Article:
Like most NASCAR drivers, Dale Earnhardt Jr. could get heated immediately after a race when he believed another driver had done him wrong. It makes sense as a team owner that he would want drivers with that same type of fiery mentality and burning desire to win. He has just that in Noah Gragson in the No. 9 car on the Xfinity Series.
This weekend, Gragson showed just how fiery he could be when he cussed on live television during a post-race interview following a late-race wreck that cost him a win at Homestead for the third time in as many tries. When asked a couple of days later about his post-race comments during an interview on SiriusXM NASCAR Radio, Gragson didn’t back down. He doubled down.
Team owner Dale Earnhardt Jr. revealed on his podcast this week what he thought of the whole situation, and, interestingly, he didn’t side with Gragson.
Dale Earnhardt Jr. driver Noah Gragson gets wrecked at Homestead-Miami
After signing with Dale Earnhardt Jr. and JR Motorsports in 2019, Noah Gragson has been successful on the Xfinity Series, including a victory at the 2020 season-opener in Daytona, followed up by a win a few months later at Bristol. He had several near-misses, including a pair of races at Homestead-Miami where he led more than half the laps in both races, but settled for third and fifth, respectively.
Last weekend, Noah Gragson was in prime position to win his third Xfinity Series race. He held a big lead with just three laps to go when the ghosts of Homestead haunted him one more time. David Starr, who was running 12th, had a serious tire issue and shot up into the wall right in front of Gragson, who slammed into the back of his car, ending his day. Gragson, who led 34 laps in the race, finished 33rd.
After the race, the 22-year-old Gragson had a few choice words for Starr in the post-race interview with Fox’s Jamie Little.
“What are you going to do? You’ve got dips**ts in the way every single week. It’s a shame we’ve dominated the last three races, including this race and have had stuff happen like that.”
Carl Long responds to Gragson’s post-race remarks
David Starr is a 53-year-old veteran driver with more than 200 starts on the Xfinity Series and more than 300 on the Truck Series in the last 16 years. He never responded to Noah Gragson’s comment, but MBM Motorsports team owner Carl Long, who has also been in stock car racing for years and has a relationship with Dale Earnhardt Jr., took the time to respond on Facebook. And he wasn’t happy.
The post included a picture of the tire that came apart and an explanation of why Starr unsuccessfully avoided the fast-approaching Gragson. And then Long addressed Noah Gragson’s post-race comments.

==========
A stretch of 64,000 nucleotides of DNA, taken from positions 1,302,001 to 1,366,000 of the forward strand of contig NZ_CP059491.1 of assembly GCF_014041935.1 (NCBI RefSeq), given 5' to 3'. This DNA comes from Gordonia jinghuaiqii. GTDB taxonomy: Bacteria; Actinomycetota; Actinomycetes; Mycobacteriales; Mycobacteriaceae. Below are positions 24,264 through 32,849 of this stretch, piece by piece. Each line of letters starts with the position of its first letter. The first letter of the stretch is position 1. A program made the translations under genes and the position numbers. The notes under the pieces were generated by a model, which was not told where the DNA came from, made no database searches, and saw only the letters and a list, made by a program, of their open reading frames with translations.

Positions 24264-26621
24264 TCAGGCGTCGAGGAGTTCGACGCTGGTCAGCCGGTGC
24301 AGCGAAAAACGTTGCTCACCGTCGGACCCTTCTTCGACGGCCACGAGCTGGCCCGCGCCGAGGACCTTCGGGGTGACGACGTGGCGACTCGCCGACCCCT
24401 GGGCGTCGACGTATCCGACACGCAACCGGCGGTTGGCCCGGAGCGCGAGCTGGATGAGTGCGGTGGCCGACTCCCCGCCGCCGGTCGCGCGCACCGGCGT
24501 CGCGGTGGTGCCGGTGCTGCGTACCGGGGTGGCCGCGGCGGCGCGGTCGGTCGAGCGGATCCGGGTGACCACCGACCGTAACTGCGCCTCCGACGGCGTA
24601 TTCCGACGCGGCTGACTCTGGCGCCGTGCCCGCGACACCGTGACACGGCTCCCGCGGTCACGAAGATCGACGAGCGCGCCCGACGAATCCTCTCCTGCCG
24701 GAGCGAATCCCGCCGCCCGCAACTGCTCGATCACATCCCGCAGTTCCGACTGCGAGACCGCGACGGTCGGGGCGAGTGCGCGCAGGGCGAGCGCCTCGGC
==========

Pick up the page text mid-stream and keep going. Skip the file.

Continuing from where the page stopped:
“Gragson made a statement that we were dip$**s that did not belong on track! Well this over-entitled mouthpiece did not have enough talent to miss our wreck. We were happy to take home a top 12 finish, that rolled right out of our hands just like the tire rubber rolled off of this tire. There are not many people left in this garage who have worked as hard and sacrificed as much as myself to get to this level. Statements like his could and usually does come back and cost him.”
Dale Earnhardt Jr. thinks Noah Gragson should be more respectful
Noah Gragson appeared on SiriusXM NASCAR Radio on Tuesday and addressed the incident and his post-race comments. Instead of backing down, he doubled down.
“I don’t really feel any differently about what happened. I feel like in this form of motorsports you should be able to feel a tire cording. You should be able to hear the cords unraveling with how bad that tire was. We corded a right-front tire in the first stage. So, it’s really hard to get your point across with uneducated people or ignorant people. So I’m just kind of over it at this point.”
On the Dale Jr. Download podcast, Dale Earnhardt Jr. begrudgingly addressed the situation. Earnhardt said he had played phone tag with Gragson this week and hadn’t had a chance to visit with him about everything that had happened. Earnhardt tried to walk a fine line between being loyal to his driver while not discounting the importance of his relationships with Starr and Long and appreciating how long they’ve been in the business.
After Earnhardt acknowledged he didn’t want to be a helicopter team owner and micromanage Gragson, he said ultimately he hoped at some point his driver would see Starr and Long from a different perspective.
“I’m hoping through this experience, somehow or another, he can kind of get some appreciation for Carl and David,” Dale Earnhardt Jr. said. “Not just what they’re trying to do out there on the race track today, but kind of who they were and who they’ve been. The guys deserve a little respect. We know David through some other things we do off the race track. But I’m watching him. It’ll be interesting to see how it goes. I still plan to talk to Noah and just get his opinion on where things are and how he plans to move forward.”
Dale Earnhardt Jr. signed Noah Gragson because of his aggressive style on the track. Now, he’s trying to help his driver properly channel that same aggression off the track in the right direction.